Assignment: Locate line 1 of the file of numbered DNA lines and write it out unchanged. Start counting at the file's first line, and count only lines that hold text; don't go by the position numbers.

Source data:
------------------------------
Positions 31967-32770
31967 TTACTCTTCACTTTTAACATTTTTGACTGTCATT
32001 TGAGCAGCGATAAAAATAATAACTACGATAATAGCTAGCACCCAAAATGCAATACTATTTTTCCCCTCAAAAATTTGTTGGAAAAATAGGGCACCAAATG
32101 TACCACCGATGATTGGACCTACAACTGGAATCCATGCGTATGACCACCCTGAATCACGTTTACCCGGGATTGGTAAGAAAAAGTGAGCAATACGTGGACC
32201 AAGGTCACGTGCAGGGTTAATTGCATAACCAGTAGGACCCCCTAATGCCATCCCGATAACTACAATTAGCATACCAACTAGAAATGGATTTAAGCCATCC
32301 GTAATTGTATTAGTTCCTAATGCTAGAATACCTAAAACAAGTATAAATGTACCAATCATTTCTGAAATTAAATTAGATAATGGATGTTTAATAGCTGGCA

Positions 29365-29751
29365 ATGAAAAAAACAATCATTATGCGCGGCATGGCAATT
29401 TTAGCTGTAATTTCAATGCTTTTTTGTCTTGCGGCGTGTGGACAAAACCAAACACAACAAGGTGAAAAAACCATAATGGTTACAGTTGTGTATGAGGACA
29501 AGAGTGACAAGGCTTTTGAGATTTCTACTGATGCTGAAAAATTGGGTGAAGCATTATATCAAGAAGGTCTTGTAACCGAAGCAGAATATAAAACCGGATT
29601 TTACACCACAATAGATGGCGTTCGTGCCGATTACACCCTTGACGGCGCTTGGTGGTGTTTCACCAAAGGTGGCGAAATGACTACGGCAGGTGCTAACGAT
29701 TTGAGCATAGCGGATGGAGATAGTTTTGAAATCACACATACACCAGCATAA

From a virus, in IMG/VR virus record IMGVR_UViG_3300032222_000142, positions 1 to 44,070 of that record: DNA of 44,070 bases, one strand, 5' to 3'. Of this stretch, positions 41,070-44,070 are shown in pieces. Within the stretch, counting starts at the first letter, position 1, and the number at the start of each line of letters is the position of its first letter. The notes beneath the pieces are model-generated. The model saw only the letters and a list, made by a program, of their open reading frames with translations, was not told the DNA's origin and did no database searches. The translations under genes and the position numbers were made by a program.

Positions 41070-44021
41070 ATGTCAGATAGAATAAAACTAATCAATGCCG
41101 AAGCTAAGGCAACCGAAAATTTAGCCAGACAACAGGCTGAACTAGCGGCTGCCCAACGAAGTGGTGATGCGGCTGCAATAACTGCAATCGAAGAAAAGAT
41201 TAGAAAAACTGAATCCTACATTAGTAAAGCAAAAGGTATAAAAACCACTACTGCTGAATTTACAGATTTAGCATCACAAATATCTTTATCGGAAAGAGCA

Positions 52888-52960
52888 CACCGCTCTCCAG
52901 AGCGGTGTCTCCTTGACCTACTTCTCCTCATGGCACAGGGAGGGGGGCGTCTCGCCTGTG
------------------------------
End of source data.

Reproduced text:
Positions 31967-32770